Career Details

Throughout his career, Heinz was innovative and had an intuitive sense for business and marketing. His formal education consisted of a business course at Duff’s Business College, but that was only a starting point. At the age of 15, he became his father’s bookkeeper and assistant. When he came of age, his father made him a partner. At that time, brick making was a seasonal operation. Heinz could see greater possibilities and thus made various improvements, such as installing drying racks and heating flues. These changes allowed the company to produce bricks year round.

He had a brick making company of his own briefly, and always maintained an interest in bricklaying. The enterprise he showed at age eight, however, by selling produce from his mother’s garden, led him to the career that he followed for the rest of his life. He continued to raise and sell produce. Here again, he implemented new ideas in growing, for example, expanding into the use of hotbeds and intense cultivation. By 1860 he had several employees and made three wagon deliveries every week to grocers in Philadelphia. In 1869 he and a friend formed a partnership to bottle and sell horseradish, a business that went bankrupt in 1875.

A year later Heinz tried again, with his brother, John, and his cousin, Frederick, as partners, and this time he was more successful. The company of F & J Heinz was formed in 1876 to produce pickles, condiments, and other prepared foods. The firm was reorganized in 1888 as the H. J. Heinz Company. By 1896 the company made so many different products, Heinz created the advertising slogan “57 varieties,” which became an American colloquialism. In 1905 the company was incorporated with Heinz as president where he served until his death. At that time H. J. Heinz was the largest pickling and preserving business in the world.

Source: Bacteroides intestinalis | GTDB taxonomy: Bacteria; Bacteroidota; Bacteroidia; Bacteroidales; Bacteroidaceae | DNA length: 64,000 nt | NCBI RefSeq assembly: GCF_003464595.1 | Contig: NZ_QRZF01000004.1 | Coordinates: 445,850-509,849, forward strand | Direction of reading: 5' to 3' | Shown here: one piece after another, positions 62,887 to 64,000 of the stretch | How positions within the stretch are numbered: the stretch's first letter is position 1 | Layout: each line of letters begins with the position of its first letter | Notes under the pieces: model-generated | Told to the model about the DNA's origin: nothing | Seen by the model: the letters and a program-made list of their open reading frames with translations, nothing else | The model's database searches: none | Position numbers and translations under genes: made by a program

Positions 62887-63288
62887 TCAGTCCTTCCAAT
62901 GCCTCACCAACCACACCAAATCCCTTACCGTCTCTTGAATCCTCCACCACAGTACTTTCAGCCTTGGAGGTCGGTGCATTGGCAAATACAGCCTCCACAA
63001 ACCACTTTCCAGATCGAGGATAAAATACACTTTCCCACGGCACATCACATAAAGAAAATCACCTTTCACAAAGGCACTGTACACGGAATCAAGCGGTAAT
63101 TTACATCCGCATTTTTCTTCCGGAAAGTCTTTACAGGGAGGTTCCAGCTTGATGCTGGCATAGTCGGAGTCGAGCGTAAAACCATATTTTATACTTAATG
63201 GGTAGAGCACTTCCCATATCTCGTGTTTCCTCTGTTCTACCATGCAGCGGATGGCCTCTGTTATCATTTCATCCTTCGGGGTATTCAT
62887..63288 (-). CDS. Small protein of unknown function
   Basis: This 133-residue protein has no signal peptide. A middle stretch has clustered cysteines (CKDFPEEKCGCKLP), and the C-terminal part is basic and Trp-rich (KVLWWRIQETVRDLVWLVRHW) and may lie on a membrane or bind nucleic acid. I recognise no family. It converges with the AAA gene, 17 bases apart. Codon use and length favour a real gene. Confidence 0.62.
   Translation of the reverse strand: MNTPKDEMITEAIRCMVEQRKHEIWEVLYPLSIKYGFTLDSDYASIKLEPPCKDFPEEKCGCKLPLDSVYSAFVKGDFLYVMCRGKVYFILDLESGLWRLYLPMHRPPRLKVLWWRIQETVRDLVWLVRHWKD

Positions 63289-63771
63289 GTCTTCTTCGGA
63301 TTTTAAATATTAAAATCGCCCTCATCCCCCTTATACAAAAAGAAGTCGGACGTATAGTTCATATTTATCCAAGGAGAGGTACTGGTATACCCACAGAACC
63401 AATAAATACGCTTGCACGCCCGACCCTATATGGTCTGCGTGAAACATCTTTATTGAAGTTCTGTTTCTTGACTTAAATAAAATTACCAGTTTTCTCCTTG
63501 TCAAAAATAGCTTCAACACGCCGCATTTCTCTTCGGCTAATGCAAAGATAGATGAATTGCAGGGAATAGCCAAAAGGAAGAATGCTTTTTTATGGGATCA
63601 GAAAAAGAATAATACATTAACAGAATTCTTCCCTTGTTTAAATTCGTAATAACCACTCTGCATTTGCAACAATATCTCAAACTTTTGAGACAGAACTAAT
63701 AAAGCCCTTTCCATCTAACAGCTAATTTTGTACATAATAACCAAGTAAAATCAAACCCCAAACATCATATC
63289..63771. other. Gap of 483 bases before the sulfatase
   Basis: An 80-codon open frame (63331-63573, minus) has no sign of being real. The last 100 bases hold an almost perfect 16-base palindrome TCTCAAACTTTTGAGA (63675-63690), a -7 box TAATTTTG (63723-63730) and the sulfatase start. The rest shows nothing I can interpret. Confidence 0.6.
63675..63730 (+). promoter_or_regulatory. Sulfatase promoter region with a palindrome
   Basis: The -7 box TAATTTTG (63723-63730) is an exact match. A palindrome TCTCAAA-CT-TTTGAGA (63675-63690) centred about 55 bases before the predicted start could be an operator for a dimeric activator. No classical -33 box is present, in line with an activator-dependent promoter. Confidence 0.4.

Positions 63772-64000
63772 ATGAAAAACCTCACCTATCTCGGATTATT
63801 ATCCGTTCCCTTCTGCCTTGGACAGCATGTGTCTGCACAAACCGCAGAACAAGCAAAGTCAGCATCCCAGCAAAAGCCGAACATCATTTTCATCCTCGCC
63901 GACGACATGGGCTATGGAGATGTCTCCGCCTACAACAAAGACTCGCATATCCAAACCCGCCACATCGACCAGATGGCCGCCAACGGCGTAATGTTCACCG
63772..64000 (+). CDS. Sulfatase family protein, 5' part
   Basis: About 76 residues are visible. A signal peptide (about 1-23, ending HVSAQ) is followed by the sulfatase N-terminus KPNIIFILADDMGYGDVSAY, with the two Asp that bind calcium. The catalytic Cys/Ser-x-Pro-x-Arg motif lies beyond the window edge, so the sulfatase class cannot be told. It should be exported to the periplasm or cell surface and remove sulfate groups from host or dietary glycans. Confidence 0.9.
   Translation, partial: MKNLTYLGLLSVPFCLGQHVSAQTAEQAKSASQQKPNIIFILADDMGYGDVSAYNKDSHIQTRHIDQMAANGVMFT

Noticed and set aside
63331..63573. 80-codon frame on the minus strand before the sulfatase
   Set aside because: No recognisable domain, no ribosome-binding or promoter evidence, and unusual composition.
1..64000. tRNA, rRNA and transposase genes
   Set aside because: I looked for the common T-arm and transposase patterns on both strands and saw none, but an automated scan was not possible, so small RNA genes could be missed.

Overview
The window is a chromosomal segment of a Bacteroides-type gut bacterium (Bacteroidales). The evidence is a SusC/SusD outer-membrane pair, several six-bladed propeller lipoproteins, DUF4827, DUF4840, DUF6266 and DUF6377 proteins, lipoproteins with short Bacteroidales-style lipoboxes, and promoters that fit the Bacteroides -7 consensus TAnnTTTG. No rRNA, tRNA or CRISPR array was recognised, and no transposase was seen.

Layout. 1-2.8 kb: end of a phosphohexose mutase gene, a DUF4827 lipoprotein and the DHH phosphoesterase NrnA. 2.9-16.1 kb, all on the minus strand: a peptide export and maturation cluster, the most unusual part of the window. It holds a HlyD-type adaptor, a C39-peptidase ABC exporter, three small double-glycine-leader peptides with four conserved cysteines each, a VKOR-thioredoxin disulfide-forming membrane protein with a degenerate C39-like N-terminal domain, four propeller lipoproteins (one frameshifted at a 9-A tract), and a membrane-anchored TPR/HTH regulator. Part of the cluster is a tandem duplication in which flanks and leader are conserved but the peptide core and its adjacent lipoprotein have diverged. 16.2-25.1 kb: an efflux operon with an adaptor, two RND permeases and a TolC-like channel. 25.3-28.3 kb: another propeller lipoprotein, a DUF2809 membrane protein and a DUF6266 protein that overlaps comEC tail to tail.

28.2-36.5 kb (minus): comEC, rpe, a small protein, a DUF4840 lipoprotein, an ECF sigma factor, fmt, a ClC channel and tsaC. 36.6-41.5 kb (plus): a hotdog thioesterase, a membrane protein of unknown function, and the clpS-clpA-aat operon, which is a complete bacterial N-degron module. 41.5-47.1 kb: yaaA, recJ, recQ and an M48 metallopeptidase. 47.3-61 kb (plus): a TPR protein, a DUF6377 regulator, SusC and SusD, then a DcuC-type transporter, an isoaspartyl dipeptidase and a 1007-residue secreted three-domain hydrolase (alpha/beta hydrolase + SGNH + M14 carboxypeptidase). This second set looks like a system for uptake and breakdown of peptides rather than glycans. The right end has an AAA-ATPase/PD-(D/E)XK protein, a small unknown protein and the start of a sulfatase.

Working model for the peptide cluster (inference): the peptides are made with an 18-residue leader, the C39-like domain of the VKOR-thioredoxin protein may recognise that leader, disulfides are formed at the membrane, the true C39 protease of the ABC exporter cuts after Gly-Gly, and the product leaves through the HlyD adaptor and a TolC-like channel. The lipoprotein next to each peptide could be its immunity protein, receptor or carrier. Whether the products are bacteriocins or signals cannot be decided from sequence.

In addition to his enormous success as producer of prepared foods, Heinz was considered an advertising and merchandising genius. He set up New York’s first large electric sign in 1900, which consisted of a 40-foot-long green pickle and contained 1200 electric light bulbs. Heinz’s artistic touch in creating and developing attractive labels and bottles was credited for the success of his products, although the fact that he insisted on packaging only the highest quality product also had an influence. Heinz also made a point of exhibiting at national and international food expositions, which helped his products become well known. His exhibits were impressive; at the World’s Columbia Exposition in Chicago in 1883, Heinz won a gold medal and several other awards for 18 of his products.

Social and Economic Impact